But when the time does come to end a project, be sure to save some record of it. If it’s an analog project, take some photos of it. If it’s a digital project, create backups (we recommend Backblaze for easy, automatic backups).
You never know when material from an old project could come in handy for a future one. Plus, creating a record makes it easy to show off your project to potential employers, interested friends, or even future collaborators. Which brings me to one more piece of advice….
Bonus Tip: Collaborate (You Don’t Have to Work Solo)
Many discussions of side projects assume that the project is a solo endeavor.
However, that doesn’t have to be the case. There’s immense value in collaborating on a side project with someone else. You can benefit from a complementary skill set, brainstorm new ideas, and get practice working with others (a skill that’s valuable in any job, as well as life in general).
And unlike the torturous group projects you have to work on for class, you have the freedom to choose the person (or persons) you work with.
If you’re trying to find a collaborator, start around campus. You could get old school and post a paper ad on bulletin boards in the student center or your dorm (just make sure to get permission if required).
Campus social media groups can also be a valuable resource, or you can even strike up a conversation with someone in one of your classes who seems like a good potential collaborator.
Finally, ask your friends if they know anyone interested in collaborating. You never know who they might introduce you to.
To close this article, I want to leave you with some inspiration. Below, I’ve put together a list of some side projects from the College Info Geek team. I hope these give you a glimpse of what’s possible and encourage you to start your own side project:
1. Nature Photography (Martin Boehme)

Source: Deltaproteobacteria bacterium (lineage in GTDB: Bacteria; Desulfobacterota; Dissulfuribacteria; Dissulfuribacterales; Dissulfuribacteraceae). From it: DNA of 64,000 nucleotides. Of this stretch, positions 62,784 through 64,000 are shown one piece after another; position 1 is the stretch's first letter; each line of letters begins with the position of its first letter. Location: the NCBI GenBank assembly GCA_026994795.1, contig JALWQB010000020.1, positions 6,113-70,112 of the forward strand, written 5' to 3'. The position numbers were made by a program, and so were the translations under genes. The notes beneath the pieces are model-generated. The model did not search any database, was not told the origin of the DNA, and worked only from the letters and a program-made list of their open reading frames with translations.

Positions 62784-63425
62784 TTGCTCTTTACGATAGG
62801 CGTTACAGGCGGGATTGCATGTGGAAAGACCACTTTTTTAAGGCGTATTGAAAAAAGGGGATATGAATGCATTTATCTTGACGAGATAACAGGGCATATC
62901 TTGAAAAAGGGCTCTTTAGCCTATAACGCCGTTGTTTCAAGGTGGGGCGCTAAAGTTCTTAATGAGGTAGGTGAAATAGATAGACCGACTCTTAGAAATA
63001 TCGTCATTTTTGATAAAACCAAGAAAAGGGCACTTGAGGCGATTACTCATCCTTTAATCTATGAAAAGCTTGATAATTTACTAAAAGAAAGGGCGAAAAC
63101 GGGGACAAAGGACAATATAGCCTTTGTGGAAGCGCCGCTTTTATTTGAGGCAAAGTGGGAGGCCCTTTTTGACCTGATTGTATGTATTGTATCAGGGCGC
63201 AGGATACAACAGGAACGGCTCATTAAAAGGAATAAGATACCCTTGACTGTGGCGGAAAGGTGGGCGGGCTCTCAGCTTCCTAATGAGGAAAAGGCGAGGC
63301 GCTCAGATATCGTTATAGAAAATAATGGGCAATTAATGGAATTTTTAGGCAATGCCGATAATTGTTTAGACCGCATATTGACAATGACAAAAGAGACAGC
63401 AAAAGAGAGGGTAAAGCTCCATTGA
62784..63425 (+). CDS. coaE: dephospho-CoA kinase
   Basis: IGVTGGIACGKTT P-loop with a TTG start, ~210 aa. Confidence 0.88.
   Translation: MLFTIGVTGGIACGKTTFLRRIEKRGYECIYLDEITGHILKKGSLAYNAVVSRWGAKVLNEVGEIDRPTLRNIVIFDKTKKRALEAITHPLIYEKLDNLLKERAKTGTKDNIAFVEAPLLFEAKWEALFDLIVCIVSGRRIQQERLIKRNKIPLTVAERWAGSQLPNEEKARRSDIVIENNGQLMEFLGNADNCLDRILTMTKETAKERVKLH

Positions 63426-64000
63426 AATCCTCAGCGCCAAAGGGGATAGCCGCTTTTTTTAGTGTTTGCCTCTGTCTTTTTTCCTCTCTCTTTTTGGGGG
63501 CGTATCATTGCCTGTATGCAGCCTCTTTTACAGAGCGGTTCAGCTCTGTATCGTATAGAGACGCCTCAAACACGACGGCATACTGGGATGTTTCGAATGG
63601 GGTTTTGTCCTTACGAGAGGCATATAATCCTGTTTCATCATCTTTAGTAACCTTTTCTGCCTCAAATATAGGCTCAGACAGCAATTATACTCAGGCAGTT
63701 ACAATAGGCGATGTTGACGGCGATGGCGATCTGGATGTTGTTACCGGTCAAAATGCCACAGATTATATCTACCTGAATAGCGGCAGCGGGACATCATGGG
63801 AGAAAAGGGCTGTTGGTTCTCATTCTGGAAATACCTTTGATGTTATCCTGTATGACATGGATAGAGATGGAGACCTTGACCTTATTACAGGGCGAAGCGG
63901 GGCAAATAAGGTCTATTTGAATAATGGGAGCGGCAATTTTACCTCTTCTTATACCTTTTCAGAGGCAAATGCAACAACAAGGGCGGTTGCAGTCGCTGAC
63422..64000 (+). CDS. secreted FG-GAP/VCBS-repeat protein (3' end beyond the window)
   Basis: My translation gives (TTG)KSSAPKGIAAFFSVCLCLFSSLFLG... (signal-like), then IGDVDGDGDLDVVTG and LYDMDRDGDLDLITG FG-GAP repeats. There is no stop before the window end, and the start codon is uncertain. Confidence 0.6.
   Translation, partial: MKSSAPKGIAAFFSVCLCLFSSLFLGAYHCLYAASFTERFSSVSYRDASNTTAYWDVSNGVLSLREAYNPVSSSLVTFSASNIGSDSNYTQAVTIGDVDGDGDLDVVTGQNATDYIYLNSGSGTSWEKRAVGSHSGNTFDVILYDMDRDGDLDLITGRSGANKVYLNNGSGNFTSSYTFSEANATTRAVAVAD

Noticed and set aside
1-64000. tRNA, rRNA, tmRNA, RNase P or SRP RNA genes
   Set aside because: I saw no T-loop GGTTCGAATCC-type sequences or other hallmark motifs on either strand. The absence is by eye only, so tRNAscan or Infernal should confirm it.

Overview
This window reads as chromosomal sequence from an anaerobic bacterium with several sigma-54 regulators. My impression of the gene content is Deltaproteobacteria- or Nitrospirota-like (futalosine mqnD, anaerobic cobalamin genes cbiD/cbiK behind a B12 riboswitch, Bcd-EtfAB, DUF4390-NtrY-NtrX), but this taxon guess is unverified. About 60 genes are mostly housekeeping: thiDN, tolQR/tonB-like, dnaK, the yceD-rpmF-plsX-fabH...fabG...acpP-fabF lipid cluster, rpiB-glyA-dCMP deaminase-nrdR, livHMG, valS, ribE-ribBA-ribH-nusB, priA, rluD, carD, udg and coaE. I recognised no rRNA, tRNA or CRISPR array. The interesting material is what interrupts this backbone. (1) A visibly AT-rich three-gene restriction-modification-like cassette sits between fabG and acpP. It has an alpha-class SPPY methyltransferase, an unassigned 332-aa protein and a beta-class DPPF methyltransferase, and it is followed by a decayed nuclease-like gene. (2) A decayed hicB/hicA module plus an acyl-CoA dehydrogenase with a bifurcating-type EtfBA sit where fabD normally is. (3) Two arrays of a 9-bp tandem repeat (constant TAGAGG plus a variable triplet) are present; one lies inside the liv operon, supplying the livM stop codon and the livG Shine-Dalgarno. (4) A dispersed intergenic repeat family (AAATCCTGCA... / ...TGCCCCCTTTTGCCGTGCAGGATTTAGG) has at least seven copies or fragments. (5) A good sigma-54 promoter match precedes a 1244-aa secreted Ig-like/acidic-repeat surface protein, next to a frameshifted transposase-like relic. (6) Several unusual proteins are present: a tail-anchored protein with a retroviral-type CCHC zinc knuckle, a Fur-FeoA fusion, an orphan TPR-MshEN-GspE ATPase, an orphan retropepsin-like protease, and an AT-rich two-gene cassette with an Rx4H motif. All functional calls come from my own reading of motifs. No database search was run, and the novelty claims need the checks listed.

Outside his work for College Info Geek, however, Martin is also an accomplished photographer. You can check out his work here. And if you’re interested in hanging one of his photos on your wall, have a look at his online shop.
Want to learn how to take your own photos? Check out Martin’s guide.
2. Music Production and Songwriting (Thomas Frank)
Thomas is the founder of this website and the creator of a popular YouTube channel about productivity and study advice (among many other things).
But in his free time, he’s also an avid musician and music producer. Check out his music channel!
3. Tech Review Videos (Tony Santos)
Tony is the video editor behind the Thomas Frank YouTube channel, and you’ve likely seen his work if you spend any amount of time on this site.
But did you know he also has his own YouTube channel where he reviews tech products? Give his videos a watch.
4. Illustrations and Hand Lettering (Ashley Diers)
Ashley creates all the illustrations you see for our podcast episodes, as well as lots of other graphics around this website.
But she also creates illustrations and hand-lettered works based on travel, literature, and much more. Check out her work here.
5. This Website (Thomas Frank, later many others)
Finally, I want to mention that this website started as a side project in Thomas’ dorm back in 2010.
While it’s since grown into a full-time business with a team of several people, it all started with a dude typing his thoughts into a text editor and publishing them to the world. (Here’s the full story of how College Info Geek started).
Now, there’s no guarantee that your side project will turn into a full-time gig (assuming you even want that). But it’s certainly possible.
Side projects are an enriching, worthwhile pursuit. They can help you stand out when applying for a job, teach you new skills, and provide a creative outlet beyond your coursework.
Whatever project you’re considering, don’t delay! Start it now. You never know where it might lead.
Image Credits: watercolor set